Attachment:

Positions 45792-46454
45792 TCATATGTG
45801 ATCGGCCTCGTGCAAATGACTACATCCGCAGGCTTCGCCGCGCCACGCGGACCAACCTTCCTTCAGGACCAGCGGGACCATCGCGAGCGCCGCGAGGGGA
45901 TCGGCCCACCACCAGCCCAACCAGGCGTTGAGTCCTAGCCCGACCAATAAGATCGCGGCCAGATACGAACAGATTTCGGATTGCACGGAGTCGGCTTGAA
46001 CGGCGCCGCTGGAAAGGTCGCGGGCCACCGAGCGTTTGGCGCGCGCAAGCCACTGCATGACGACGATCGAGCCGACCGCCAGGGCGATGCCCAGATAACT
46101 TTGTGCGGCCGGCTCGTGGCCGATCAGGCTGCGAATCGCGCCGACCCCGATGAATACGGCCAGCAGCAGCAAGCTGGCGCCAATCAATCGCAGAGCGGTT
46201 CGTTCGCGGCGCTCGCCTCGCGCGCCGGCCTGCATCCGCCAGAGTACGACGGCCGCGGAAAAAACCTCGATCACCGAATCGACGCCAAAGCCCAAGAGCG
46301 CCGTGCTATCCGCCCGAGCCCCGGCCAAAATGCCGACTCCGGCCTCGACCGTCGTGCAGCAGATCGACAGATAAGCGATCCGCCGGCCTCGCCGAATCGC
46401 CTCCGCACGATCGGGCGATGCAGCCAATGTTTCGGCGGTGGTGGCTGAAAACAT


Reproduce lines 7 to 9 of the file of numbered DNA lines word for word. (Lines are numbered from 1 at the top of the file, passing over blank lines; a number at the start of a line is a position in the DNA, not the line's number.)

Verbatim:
46201 CGTTCGCGGCGCTCGCCTCGCGCGCCGGCCTGCATCCGCCAGAGTACGACGGCCGCGGAAAAAACCTCGATCACCGAATCGACGCCAAAGCCCAAGAGCG
46301 CCGTGCTATCCGCCCGAGCCCCGGCCAAAATGCCGACTCCGGCCTCGACCGTCGTGCAGCAGATCGACAGATAAGCGATCCGCCGGCCTCGCCGAATCGC
46401 CTCCGCACGATCGGGCGATGCAGCCAATGTTTCGGCGGTGGTGGCTGAAAACAT